Croce, Benedetto (bānādĕtˈtō krôˈchā) [key], 1866–1952, Italian philosopher, historian, and critic. He lived mostly in Naples, devoting himself to studying and writing. He founded and edited (1903–44) Critica, a review of literature, history, and philosophy, which in 1944 became Quaderni della critica. Croce was made a senator in 1910 and was minister of education (1920–21). A staunch opponent of Fascism, he lived in retirement until 1943, when he became a leader of the Liberal party. Croce's system of philosophy is related to the idealistic school in that spirit, monistic in manifestation, constitutes the only reality. In his works on aesthetics Croce held that an artist's mental images, communicated by physical artifacts, constitute works of art. Viewing history as an interpretation of the past, he argued that history is not only a form of thought but the culmination of philosophy. The general title of the work presenting his system is Philosophy of the Spirit (1902–17; tr. 1909–21), which is divided into four parts, Aesthetic as Science of Expression and General Linguistic, Logic as the Science of Pure Concept, Philosophy of the Practical, and History: Its Theory and Practice. Among his other works are A History of Italy, 1871–1915 (1927; tr. 1929) and History as the Story of Liberty (1938; tr. 1941).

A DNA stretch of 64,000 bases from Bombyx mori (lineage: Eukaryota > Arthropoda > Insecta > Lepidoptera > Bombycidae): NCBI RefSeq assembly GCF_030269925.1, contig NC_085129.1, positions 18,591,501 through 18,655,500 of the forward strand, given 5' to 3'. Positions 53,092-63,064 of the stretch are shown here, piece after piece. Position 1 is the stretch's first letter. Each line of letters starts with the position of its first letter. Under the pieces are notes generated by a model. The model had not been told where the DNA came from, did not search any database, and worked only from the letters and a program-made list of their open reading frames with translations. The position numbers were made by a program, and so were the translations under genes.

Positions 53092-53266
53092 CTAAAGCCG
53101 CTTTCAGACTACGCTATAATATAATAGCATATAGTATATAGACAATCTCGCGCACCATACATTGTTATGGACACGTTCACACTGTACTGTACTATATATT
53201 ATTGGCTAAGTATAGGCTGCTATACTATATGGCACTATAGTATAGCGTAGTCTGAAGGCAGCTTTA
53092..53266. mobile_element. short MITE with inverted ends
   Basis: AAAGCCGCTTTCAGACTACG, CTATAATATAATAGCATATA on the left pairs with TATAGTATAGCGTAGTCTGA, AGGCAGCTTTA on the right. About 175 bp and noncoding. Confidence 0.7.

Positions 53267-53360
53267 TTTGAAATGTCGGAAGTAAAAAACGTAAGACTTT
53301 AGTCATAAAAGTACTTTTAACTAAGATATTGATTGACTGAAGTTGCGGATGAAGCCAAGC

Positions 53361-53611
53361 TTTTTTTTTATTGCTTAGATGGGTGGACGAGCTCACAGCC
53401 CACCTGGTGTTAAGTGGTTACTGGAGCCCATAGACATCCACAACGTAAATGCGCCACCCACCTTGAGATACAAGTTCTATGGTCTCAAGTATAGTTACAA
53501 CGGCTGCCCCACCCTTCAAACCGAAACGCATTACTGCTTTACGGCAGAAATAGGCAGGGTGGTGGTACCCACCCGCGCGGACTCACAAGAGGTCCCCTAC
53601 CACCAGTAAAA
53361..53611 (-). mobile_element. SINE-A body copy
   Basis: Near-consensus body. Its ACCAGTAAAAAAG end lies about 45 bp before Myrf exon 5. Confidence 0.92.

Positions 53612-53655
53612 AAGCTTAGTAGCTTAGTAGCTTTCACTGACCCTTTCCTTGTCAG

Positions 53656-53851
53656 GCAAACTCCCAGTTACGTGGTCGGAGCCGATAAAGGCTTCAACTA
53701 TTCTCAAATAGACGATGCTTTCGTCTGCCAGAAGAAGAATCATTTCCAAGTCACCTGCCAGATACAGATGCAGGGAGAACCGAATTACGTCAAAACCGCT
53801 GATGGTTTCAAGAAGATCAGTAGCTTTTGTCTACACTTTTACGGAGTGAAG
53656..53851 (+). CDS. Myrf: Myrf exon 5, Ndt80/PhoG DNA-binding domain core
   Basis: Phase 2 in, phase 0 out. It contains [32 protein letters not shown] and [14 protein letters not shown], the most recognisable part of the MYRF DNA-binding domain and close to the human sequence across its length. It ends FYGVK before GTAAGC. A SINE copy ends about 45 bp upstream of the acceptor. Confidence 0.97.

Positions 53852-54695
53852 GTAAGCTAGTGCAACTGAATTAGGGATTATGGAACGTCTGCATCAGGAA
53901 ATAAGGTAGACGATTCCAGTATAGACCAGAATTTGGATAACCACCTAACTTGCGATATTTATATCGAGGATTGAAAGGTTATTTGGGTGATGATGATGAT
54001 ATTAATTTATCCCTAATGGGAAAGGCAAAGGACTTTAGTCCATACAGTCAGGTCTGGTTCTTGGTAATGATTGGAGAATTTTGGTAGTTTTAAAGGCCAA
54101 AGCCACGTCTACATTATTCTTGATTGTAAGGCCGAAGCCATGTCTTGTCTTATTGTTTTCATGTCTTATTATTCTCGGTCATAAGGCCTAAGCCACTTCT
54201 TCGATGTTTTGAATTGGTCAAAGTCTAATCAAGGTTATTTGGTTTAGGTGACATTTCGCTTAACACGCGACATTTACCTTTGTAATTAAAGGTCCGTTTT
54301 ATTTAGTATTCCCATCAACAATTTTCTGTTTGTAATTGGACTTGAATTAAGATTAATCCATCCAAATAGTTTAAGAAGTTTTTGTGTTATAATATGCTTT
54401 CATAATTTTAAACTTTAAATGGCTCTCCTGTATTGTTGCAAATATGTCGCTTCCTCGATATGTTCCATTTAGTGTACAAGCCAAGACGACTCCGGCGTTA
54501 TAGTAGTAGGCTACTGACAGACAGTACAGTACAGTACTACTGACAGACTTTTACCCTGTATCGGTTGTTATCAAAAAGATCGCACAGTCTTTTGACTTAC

See his essays My Philosophy (tr. 1949); M. E. Moss, Benedetto Croce Reconsidered (1987); D. Roberts, Benedetto Croce and the Uses of Historicism (1987).
The Columbia Electronic Encyclopedia, 6th ed. Copyright © 2012, Columbia University Press. All rights reserved.
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